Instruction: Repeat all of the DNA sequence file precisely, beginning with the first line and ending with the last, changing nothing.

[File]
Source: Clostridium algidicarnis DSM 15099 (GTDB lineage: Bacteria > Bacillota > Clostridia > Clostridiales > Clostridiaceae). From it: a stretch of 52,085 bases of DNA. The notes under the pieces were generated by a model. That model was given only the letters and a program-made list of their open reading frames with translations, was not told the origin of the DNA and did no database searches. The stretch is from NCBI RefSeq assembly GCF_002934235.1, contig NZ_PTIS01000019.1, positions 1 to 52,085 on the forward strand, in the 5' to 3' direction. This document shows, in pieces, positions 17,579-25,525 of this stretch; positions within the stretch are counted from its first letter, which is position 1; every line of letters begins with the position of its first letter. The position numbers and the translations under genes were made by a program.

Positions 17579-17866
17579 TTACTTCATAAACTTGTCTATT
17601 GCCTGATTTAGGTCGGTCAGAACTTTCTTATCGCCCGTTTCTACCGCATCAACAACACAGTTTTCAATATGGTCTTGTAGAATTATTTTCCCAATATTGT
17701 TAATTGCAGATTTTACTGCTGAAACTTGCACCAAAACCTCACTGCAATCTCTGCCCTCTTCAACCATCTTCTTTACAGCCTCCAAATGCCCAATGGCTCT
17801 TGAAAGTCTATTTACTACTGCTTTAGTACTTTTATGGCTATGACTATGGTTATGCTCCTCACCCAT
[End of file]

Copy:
Source: Clostridium algidicarnis DSM 15099 (GTDB lineage: Bacteria > Bacillota > Clostridia > Clostridiales > Clostridiaceae). From it: a stretch of 52,085 bases of DNA. The notes under the pieces were generated by a model. That model was given only the letters and a program-made list of their open reading frames with translations, was not told the origin of the DNA and did no database searches. The stretch is from NCBI RefSeq assembly GCF_002934235.1, contig NZ_PTIS01000019.1, positions 1 to 52,085 on the forward strand, in the 5' to 3' direction. This document shows, in pieces, positions 17,579-25,525 of this stretch; positions within the stretch are counted from its first letter, which is position 1; every line of letters begins with the position of its first letter. The position numbers and the translations under genes were made by a program.

Positions 17579-17866
17579 TTACTTCATAAACTTGTCTATT
17601 GCCTGATTTAGGTCGGTCAGAACTTTCTTATCGCCCGTTTCTACCGCATCAACAACACAGTTTTCAATATGGTCTTGTAGAATTATTTTCCCAATATTGT
17701 TAATTGCAGATTTTACTGCTGAAACTTGCACCAAAACCTCACTGCAATCTCTGCCCTCTTCAACCATCTTCTTTACAGCCTCCAAATGCCCAATGGCTCT
17801 TGAAAGTCTATTTACTACTGCTTTAGTACTTTTATGGCTATGACTATGGTTATGCTCCTCACCCAT